Don’t make this silly mistake on LinkedIn!

by K B , updated on May 20, 2016

One more thing that sets me RANTING is when I see people use third person on their LinkedIn profile.

I know a lot of career marketers talk about this, but it seems not many people are listening.

How do I know this?

In 2014 I did a deep dive into 200 profiles. I found that that 80% of people in this sample were guilty of this crime.

If you’re not sure what I mean by third person, take a read of this snippet from a summary section.

3rd-person 1

So what’s wrong with this?

When you write in third person you are creating distance between yourself and the reader. It’s the online equivalent of having an assistant make your marketing calls.

If you are writing in third person to project confidence, it actually does the opposite of that. It sounds like you are not willing to own who you are and what you’ve done.

Here’s that profile snippet in the first person.


Replacing the name with “I” is instantly more engaging – and “real.”

It fits with the purpose of being on LinkedIn, which is you representing you.

There are many mistakes like these which mean that people are less likely to connect with you, or engage with you on LinkedIn.

It’s no big news that LinkedIn is fast becoming the first place people look for staff.  What you may not realise is that its success has spawned a lot of other niche sites for different groups of industry professionals.

Like or loathe being online, these platforms are only going to get bigger. They provide a cheaper alternative to recruitment agencies and potentially create the platform for more direct conversations.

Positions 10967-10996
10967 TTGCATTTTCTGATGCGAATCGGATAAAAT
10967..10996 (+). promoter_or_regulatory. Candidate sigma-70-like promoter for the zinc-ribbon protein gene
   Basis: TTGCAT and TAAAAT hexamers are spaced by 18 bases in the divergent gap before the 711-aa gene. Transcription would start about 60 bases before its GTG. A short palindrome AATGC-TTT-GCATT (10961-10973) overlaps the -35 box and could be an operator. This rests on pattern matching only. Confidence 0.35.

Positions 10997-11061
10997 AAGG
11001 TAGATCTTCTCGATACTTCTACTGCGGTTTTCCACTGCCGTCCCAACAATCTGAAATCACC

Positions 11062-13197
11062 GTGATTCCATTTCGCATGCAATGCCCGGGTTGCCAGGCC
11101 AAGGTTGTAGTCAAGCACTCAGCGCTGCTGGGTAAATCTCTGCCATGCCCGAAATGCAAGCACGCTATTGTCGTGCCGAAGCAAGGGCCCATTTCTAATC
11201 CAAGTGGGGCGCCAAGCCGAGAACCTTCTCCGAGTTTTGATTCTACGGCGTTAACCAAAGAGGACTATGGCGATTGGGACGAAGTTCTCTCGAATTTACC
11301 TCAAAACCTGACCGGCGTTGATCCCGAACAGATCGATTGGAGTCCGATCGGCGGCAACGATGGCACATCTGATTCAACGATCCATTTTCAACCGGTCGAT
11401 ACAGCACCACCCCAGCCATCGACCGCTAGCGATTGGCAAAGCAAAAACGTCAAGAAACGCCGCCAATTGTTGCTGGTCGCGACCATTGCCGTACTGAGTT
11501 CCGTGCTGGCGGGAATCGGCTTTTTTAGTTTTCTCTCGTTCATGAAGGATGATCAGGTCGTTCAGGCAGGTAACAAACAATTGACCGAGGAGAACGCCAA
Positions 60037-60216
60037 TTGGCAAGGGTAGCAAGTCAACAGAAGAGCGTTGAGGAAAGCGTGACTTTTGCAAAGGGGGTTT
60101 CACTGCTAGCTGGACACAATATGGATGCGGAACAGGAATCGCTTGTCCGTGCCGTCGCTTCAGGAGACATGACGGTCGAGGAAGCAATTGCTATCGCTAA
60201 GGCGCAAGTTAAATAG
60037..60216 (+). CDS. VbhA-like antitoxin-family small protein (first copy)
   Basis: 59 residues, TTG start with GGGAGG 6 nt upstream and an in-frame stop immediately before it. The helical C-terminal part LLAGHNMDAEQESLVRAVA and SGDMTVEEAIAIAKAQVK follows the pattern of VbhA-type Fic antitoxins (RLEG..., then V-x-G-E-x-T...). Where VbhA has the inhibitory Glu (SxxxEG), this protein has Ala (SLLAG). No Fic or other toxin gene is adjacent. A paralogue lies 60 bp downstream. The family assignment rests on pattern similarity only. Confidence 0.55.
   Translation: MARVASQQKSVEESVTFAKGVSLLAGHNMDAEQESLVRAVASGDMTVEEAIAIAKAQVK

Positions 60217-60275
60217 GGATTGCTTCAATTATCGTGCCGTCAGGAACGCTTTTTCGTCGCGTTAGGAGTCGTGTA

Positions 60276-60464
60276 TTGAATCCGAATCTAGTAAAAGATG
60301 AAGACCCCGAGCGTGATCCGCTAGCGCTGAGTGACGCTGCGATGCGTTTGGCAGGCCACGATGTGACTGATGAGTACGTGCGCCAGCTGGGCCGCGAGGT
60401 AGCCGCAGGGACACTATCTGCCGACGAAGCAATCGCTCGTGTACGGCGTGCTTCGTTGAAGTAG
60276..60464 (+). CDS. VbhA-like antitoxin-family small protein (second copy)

The market place is open, and we’re all competing on a world stage for jobs. It is now a place where you need to own your space.

There are many other mistakes I see people make on LinkedIn – where people spam their contact list with generic emails, fill up groups with irrelevant information, have no detail in their profile and expect that people will say yes to an invitation to connect.

These mistakes that mean that people won’t look at your LinkedIn profile – or say yes when you reach out to connect.

There are far more powerful ways to use LinkedIn as your primary marketing tool.

Many of my clients have successfully found roles using only LinkedIn. They’ve started that process with owning who they are and what they do.

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{ 4 comments… read them below or add one }

Alex June 18, 2014 at 9:45 pm

Hi there,
Having about a half-a-year seek experience here in Au (Sydney), successful, I think I can say that those subtle words in LinkedIn are not much of importance. The real value is your worth which is valued on the interview. and LinkedIn are just means to get a contact with interested recruiter.

Jacqueline June 19, 2014 at 6:10 am

Sure, but if you stand out from the crowd a would-be employer or recruiter will be more likely to contact you for an interview.

Karalyn June 19, 2014 at 4:54 pm

It’s my experience that most people write their profile, and don’t look to see if they stand out against their industry peers. LI gives you a great chance to identify what makes you unique. Writing in the first person about yourself is one way to do this, and a much more engaging way to communicate, says Karalyn :-)

Karalyn June 19, 2014 at 4:58 pm

Hi Alex, I’m glad that’s been your experience. I wrote this because I don’t consider these to be subtle words, and I have seen recruiters and other people mock people for using 3rd person. (The irony is that many of them are the guilty offenders as well). LinkedIn is a networking tool, you don’t network through other people, that’s the point of first person. Karalyn

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